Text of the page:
I’m usually disappointed when writers employ oft-overused metaphors to describe a situation.
With that in mind, Share Point 2010 is like a sea of icebergs – there is a lot going on under the surface that you may not notice until it’s too late.
It appears as though they are firing twice in this situation because Share Point is updating the properties on the document and then checking it in on the same request.
But that option exists to be used, and some people really do need it.
If you find yourself in this situation, then you’ll have to solve the problem in code.
See Working with Before Properties and After Properties on SPItem Event Receiver for tables outlining the contents of Event Receivers properties for different events and list types.
I thought this would be pretty simple, but guess not. Do I need to somehow specify the name of the document library in addition to the name of the custom column that I am specifying? This is a Share Point 2007 environment, publishing site.
Dangers lurk hidden out there which, if you run into them, can be a blow to your project and waste a great deal of time.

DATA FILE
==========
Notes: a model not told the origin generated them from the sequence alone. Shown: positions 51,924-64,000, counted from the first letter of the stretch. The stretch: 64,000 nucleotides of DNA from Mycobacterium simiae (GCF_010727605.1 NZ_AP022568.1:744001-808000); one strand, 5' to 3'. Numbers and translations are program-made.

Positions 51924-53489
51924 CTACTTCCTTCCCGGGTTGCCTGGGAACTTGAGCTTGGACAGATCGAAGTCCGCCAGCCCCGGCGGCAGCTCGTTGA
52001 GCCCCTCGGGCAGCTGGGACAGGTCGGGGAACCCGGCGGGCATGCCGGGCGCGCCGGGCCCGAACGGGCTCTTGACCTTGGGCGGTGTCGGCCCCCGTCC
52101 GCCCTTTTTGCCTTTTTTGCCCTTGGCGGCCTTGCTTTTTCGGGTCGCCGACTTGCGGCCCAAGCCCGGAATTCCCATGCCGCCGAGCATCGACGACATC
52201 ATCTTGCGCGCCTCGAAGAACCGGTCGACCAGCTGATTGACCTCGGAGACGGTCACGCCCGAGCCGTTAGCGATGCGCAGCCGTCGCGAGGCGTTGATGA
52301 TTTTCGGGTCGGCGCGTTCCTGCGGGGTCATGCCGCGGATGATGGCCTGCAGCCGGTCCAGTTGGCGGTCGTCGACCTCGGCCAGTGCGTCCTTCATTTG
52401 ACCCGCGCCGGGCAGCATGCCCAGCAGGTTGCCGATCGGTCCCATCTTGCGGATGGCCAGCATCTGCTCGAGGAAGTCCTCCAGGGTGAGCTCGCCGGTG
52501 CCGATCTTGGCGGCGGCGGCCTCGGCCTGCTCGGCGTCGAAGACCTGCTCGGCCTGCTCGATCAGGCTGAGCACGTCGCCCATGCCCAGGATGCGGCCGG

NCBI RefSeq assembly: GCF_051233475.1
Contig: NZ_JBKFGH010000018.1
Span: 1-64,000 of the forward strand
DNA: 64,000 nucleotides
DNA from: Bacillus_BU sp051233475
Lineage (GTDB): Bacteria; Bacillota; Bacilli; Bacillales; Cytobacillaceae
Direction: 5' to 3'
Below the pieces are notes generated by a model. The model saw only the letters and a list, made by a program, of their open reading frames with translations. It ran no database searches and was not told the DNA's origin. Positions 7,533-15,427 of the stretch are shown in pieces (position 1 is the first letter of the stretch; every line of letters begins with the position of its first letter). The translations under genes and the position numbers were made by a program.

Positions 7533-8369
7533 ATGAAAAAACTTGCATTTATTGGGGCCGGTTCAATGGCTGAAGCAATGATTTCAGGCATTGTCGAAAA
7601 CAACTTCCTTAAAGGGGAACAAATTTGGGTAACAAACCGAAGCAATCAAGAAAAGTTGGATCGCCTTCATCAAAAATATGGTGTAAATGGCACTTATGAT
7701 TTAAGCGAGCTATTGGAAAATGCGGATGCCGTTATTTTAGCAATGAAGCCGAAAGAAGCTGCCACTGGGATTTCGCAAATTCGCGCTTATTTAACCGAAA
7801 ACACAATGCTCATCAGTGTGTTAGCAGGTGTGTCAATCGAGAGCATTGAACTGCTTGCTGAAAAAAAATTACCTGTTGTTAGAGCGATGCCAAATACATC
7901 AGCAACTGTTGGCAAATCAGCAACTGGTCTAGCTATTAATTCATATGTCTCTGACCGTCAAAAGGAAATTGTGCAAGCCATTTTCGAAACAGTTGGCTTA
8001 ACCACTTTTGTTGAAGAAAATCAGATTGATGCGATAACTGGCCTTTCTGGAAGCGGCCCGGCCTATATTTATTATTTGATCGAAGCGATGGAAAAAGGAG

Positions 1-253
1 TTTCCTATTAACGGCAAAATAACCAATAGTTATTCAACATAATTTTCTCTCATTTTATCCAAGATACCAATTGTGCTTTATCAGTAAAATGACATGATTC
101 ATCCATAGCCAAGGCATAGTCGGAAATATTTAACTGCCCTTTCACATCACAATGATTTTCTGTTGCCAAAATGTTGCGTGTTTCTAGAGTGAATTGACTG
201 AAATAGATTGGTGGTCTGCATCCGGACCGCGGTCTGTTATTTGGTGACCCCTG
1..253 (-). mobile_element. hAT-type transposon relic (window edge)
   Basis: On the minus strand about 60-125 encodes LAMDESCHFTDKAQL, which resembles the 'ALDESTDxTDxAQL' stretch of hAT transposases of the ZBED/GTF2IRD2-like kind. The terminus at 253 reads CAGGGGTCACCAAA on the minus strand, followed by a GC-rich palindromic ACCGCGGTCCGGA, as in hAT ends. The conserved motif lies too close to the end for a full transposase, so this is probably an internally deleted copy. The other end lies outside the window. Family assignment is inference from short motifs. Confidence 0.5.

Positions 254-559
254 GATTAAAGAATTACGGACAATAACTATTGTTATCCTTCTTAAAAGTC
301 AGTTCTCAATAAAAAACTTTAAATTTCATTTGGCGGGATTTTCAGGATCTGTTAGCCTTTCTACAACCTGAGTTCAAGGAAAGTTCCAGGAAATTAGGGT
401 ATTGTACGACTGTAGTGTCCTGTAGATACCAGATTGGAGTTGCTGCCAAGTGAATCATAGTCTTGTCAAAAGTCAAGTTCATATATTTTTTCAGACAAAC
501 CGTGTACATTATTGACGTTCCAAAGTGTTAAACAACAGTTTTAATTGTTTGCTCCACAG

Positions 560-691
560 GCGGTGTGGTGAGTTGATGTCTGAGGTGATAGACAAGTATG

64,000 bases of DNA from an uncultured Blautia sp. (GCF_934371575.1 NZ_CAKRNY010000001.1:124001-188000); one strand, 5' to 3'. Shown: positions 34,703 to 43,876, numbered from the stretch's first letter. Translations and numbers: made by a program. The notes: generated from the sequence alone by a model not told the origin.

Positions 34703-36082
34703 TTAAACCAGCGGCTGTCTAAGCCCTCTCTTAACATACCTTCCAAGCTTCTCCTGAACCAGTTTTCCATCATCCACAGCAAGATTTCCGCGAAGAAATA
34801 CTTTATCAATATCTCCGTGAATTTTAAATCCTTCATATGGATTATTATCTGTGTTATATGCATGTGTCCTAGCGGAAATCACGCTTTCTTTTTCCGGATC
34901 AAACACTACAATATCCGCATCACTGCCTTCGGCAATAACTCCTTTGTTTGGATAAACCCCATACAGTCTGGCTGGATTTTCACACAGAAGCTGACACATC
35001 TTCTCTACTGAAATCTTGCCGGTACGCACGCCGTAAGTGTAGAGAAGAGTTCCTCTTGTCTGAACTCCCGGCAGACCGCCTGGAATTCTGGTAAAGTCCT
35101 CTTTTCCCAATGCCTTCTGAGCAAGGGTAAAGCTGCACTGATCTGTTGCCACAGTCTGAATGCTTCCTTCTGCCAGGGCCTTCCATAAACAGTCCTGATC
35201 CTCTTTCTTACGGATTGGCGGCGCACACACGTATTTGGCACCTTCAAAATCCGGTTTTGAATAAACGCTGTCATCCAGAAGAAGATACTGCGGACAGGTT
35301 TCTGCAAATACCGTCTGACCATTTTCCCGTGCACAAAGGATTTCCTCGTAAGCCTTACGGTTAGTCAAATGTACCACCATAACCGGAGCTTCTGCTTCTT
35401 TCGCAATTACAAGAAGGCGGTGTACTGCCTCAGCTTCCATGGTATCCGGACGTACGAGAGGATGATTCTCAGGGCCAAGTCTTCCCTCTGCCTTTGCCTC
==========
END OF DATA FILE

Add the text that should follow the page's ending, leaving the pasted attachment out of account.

Damon gives just one example of a poisoned dagger in the game of Sharepoint Development: The Item Event Receiver.Also note: the Item Updating and Item Updated events that fire in response to the properties being edited from the dialog will always occur, even if the user is not entering or changing any of the values.Turning off the Require Check Out option is a great quick fix if you don’t require the item to be checked out in order for it to be edited.Note: when the property editor dialog displays, the user has the option to cancel out of the dialog.If the user opts to cancel, then only the Item Adding and Item Added events will have fired and the document will be left in a checked out state.List Id; // ID for the list item from the properties object int list Item Id = properties. Run With Elevated Privileges(delegate() ); If the list is a Document Library, you can use Before Properties.